A guest blog today, from Judge Ralph Adam Fine, who has been sitting on Wisconsin’s Court of Appeals since 1988, and was a trial judge for 10 years before that. (And who hails from New York.) He’s the author of the How to Win Trial Manual, a lecturer on trial techniques, and an author of books on evidence, both federal and Wisconsin.
I asked him to pen this after a conversation I had with a federal court clerk, who told me that he continues to be stunned at the cluelessness of many lawyers that step into the well of the courtroom to try a case (often those from larger firms).
The skills below, of course, are things that Avvo is incapable of quantifiying.
And now, without further ado, a very short course on winning trial techniques…
The most important thing to remember when you’re trying to persuade a jury or a bench-trial judge is that you must make them see that you really believe in your client’s case—that justice is on your client’s side, whether your client is a person or an entity. Everything else, to paraphrase Rabbi Hillel’s observation about the golden rule, “is commentary”—as are these ten “commandments” and my book, The How-To-Win Trial Manual (Juris 5th rev. ed 2011). As Winston Churchill wrote when he was a young man, to persuade others, you, yourself, must believe, and that belief must shine out!
1. Your theme must resonate with what the jurors (or judge) knows from life; it must “ring true.
2. Give the jurors a simple solution and eschew law-school-instilled hyper-complexity. Jurors will apply Occam’s Razor to your case; do it for them with your theme, and you will win!
3. Do not argue inconsistent theories (I did not stab him but if I did it was self-defense) or present theories that are consistent so that they seem to be inconsistent (Wrong: She was not negligent, but even if she was, the defendant has overstated his injures. Right: She was not negligent, and, moreover, the defendant has overstated his injures.) Lesson: never use the phrase “but even if”!
4. Do not use your direct-examination witnesses (whether fact or “expert”) to elicit information or opinions. Rather, you must frame and ask your questions so that the jury (or judge) knows the answer before the witness responds. This way, the jury (or judge) will see the “truth” in your argument from the get-go and not have to rely on their assessment of the witness’s credibility—even a liar can say true things.
5. Do not use a lectern. You do not want to have anything between you and the persons to whom you are speaking, either the jury or judge. Yes, I know, some judges will not let you roam. If that’s the case in your trial, stand next to the lectern, but not behind it.
6. Do not read. The jury (or judge) must see you as the “truth-giver” in your trial. Truth-givers speak from their heart; they do not read. If you doubt this, consider whether you would read a prepared script when discussing something important with your significant other even though a missed phrase could be lethal. The jury (or judge) must see that you believe in what you’re saying and reading from a script, or relying on notes too much, prevents that.
7. Do not object in front of the jury either to the admission of evidence or to a question asked by your adversary. Truth-givers do not object because the truth cannot possible hurt them. If you cannot keep out evidence using a motion in limine, then you will have to deal with that evidence and make it work for you as a positive part of your proof! Trust me, this is not hard, as I show in my book and demonstrate in my workshops.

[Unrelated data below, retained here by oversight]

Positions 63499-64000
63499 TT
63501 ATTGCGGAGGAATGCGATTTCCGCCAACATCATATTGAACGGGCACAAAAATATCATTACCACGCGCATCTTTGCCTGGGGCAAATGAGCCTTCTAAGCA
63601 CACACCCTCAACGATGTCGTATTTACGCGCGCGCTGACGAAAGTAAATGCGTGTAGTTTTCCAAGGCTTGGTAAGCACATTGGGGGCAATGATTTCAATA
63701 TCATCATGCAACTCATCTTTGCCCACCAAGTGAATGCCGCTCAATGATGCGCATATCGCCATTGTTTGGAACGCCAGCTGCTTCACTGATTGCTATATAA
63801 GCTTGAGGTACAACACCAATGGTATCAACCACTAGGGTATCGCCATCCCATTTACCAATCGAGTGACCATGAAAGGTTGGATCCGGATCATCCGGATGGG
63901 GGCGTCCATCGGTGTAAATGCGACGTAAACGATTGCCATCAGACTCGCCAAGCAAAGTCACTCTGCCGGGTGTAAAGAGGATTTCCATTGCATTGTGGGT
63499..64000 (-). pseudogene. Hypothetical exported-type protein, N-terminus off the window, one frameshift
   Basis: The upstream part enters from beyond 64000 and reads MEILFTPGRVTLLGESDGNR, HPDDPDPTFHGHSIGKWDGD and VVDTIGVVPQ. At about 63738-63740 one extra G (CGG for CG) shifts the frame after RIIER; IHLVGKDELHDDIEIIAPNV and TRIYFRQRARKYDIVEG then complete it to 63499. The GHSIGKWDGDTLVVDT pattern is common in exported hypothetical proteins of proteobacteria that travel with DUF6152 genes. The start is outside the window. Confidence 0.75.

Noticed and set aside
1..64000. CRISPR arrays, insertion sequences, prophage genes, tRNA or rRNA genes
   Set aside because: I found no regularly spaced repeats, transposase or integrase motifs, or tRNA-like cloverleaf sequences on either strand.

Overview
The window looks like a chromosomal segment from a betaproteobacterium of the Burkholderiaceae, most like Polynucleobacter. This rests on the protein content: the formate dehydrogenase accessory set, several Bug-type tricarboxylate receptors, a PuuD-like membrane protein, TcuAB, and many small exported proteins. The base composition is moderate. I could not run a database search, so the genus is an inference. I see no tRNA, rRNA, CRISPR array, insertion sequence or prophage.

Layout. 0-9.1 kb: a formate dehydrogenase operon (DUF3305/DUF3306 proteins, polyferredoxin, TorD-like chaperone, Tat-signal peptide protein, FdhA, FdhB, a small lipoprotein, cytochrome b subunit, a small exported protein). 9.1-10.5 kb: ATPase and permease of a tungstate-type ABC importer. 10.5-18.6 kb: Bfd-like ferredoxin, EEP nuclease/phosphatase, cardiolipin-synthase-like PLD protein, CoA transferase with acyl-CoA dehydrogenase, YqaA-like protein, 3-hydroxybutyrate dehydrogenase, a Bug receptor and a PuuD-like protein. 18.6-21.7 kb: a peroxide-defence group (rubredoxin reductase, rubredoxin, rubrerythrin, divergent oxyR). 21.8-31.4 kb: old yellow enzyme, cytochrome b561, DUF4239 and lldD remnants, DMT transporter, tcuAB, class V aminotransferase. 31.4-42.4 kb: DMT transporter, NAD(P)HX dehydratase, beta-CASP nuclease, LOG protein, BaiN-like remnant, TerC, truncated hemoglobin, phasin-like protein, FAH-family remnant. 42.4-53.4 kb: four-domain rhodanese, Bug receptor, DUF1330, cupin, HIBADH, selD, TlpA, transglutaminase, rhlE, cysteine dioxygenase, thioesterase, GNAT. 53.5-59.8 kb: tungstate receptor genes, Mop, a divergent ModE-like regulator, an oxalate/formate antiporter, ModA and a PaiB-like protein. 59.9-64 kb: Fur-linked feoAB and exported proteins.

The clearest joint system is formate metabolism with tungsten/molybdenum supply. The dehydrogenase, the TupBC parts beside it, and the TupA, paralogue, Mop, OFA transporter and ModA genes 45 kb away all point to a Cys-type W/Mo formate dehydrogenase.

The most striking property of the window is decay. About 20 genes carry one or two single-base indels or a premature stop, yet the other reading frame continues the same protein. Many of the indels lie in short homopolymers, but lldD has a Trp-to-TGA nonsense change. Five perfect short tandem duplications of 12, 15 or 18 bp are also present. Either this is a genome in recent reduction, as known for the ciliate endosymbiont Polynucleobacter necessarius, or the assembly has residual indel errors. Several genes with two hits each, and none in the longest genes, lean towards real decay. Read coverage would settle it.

8. When arguing a matter before the judge (whether in front of the jury or when the jury is not there) never say that you are doing something “for the Record.” First, it is insulting to the judge because you are already telling the judge that you will be appealing. Second, and this is crucial, whenever you say “for the Record” the judge (or the jury if the jury is there) sees that you are just going through the motions and that you really do not believe in what you’re saying. Indeed, during my nine years as a trial judge, a little voice in me said “deny” whenever I heard a lawyer say that he or she was doing something “for the Record.” Other judges tell me they have similar reactions.
9. Do not rely on the burden of proof in your opening statement. First, the burden of proof in civil cases is essentially meaningless—a zillionth of an ounce on one side of an equally balanced scale is a “preponderance,” but no one would ever make a decision based on that difference. For lay people, something is either true or not true. In criminal cases, although the burden of proof is significant in closing argument, using it in your opening statement is counterproductive; when the jury hears that your client sits there “presumed” to be innocent and is “cloaked” by the constitution, most of them will see this as a concession that your client really did the things the prosecutor says your client did.
10. Finally (for this list), your “opening statement” must be an opening argument and can be so without being “argumentative.” Thus, you must put your personal credibility behind your client’s cause every time you speak to the jury, and no time is more important than in the beginning because if the jurors see from the get-go that truth and justice is on your side, they will root for you, and, using the tools of denial and rationalization, shunt aside your adversary’s evidence. Thus, instead of the bland and neutral, “the evidence will show” x and y, you must say something like, “I will prove” x and y. That is not “argumentative” because you could have just as easily used the less-persuasive “evidence will show.” Something is “argumentative” when you cannot make that substitution, as in “send them a message” or some such exhortation.